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Hajj Cancellation and reaction of African Muslim


Saudi Arabia announced this year’s Hajj pilgrimage to be cancelled due to fears of the corona virus pandemic. Government says it will allow only about 1,000 pilgrims residing in the kingdom to perform the Hajj this year. Around two million people visit Mecca to perform the annual pilgrimage, which this year was set to begin in July, but cancelled as the kingdom has recorded 1,563 corona virus cases and 10 deaths. Like many countries, Saudi Arabia has enforced a lockdown and curfew in an attempt to stem the outbreak, and entry to the holy cities of Mecca and Medina has been severely restricted.

Sheikh Ismael Duwa who is president of Islamic supreme council of Zimbabwe and also advisor of Al Harmain Watch (Zimbabwe Chapter) said that as one of the five key pillars in Islam, Hajj is a requirement for all physically and financially able Muslims to perform at least once in their lifetime but Saudi Arabian government is interfering in this Islamic tradition by Banning the Pilgrimage.

Cheikh Abubacker Sidi Mbarick Mauritanian advisor of Al Harmain Watch lambasted on Saudi Arabian decision on Hajj limit. He said that this is the first time in Saudi Arabia’s nearly 90-year history that foreign visitors have been barred from performing Hajj, this is unfortunate and condemnable.

Sheikh Muhammad Bin Fall (Imam appointed by Mauritanian Government) Surprised over Saudi Arabia’s decision and said that now is the time to challenge Saudi’s monopoly on Haj pilgrimage. He also suggests that for the better and smooth management of Haj, it is necessary that an international committee should be formed and all the powers should be given to that committee instead of Saudi family.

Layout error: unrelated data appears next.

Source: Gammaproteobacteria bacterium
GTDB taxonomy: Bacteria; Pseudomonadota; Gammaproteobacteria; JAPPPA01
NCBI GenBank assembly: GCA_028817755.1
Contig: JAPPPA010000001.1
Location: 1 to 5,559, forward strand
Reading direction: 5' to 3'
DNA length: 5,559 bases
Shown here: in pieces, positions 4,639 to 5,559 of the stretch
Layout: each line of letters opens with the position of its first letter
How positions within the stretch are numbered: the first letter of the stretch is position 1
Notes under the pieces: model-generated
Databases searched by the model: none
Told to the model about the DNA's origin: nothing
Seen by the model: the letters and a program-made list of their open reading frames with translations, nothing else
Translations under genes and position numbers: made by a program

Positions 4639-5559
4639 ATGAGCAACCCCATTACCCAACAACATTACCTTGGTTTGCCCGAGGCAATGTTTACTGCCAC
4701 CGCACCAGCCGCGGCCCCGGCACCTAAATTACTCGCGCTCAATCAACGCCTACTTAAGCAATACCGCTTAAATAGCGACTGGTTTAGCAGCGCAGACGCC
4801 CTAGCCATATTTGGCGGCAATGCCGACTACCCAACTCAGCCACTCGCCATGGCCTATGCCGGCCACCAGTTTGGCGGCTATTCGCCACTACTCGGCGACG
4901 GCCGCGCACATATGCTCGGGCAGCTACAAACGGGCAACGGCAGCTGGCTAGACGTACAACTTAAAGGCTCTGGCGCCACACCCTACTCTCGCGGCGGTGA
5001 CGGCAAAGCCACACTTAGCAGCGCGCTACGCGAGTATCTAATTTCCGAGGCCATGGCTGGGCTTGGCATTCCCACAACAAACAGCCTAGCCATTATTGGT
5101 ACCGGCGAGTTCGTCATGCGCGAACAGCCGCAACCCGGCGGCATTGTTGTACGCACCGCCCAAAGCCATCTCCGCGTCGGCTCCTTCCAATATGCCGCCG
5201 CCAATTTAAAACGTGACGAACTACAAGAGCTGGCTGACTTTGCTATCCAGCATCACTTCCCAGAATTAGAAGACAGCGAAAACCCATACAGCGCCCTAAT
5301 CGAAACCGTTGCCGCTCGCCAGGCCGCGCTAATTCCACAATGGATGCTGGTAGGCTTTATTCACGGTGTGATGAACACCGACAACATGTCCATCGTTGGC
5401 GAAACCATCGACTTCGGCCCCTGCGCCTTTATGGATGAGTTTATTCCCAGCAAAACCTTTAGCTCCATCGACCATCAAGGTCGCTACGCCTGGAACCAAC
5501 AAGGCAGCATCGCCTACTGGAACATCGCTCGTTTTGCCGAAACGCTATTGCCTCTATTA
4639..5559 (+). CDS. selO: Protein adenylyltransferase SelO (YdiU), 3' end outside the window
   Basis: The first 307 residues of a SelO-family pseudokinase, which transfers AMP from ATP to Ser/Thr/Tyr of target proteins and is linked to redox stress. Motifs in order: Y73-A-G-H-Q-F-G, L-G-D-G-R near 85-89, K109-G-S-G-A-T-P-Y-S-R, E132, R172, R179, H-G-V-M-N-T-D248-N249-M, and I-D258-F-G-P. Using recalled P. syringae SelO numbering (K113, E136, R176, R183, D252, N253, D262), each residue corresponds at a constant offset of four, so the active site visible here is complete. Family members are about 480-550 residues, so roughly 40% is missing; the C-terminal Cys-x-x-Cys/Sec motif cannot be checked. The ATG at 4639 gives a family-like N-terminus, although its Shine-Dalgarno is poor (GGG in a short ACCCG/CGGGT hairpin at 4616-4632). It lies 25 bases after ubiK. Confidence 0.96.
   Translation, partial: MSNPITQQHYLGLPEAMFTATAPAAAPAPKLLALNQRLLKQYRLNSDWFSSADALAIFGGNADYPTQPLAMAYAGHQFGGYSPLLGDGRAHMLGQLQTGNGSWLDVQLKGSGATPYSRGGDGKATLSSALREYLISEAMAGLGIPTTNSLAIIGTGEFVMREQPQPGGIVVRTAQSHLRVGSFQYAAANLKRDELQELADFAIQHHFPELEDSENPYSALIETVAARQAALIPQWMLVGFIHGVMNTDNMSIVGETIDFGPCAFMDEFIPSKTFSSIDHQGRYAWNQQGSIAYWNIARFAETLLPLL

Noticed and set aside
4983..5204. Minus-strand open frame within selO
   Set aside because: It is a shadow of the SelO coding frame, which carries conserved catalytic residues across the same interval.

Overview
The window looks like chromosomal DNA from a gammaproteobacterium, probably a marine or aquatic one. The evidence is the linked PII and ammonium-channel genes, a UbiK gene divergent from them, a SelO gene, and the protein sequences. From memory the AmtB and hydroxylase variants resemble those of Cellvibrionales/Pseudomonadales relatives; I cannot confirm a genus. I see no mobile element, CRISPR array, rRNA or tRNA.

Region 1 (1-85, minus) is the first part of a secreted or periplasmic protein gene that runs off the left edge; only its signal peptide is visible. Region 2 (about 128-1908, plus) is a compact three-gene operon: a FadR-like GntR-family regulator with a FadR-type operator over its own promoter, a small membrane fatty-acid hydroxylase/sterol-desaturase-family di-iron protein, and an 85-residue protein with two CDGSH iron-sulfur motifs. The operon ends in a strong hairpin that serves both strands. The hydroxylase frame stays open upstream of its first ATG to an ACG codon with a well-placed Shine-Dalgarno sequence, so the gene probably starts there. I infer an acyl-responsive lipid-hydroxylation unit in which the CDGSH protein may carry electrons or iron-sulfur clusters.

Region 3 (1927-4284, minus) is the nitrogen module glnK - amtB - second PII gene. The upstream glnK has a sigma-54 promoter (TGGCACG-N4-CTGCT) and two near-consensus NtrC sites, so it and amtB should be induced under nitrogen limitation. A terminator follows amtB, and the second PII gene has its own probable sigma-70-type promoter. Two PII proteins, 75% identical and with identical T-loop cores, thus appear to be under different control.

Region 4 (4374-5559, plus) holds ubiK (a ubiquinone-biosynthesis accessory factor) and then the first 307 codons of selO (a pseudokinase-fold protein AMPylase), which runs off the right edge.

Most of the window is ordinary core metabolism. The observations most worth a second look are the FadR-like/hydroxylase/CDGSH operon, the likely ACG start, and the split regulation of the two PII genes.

Yahya Bachir a political activist of Tunisia said that it is a surprising decision to allow only one thousand pilgrims for performing the hajj. He said that at least one thousand pilgrims from each countries should have been allowed, who had better health.

Islam requires every Muslim who is physically and financially able to make the journey to the holy city of Mecca at least once in his or her life.

Hajj occurs two months and 10 days after Ramadan ends, during the Islamic month of Dhul-Hijjah.

The height of Hajj corresponds with the major Islamic holy day Eid al-Adha, which commemorates Abraham’s readiness to sacrifice his son on Divine orders.

The pilgrimage, conducted over five days, includes numerous detailed rituals including wearing a special garment that symbolizes human equality and unity before God, a circular, counter-clockwise procession around the Kaaba, and the symbolic stoning of evil.



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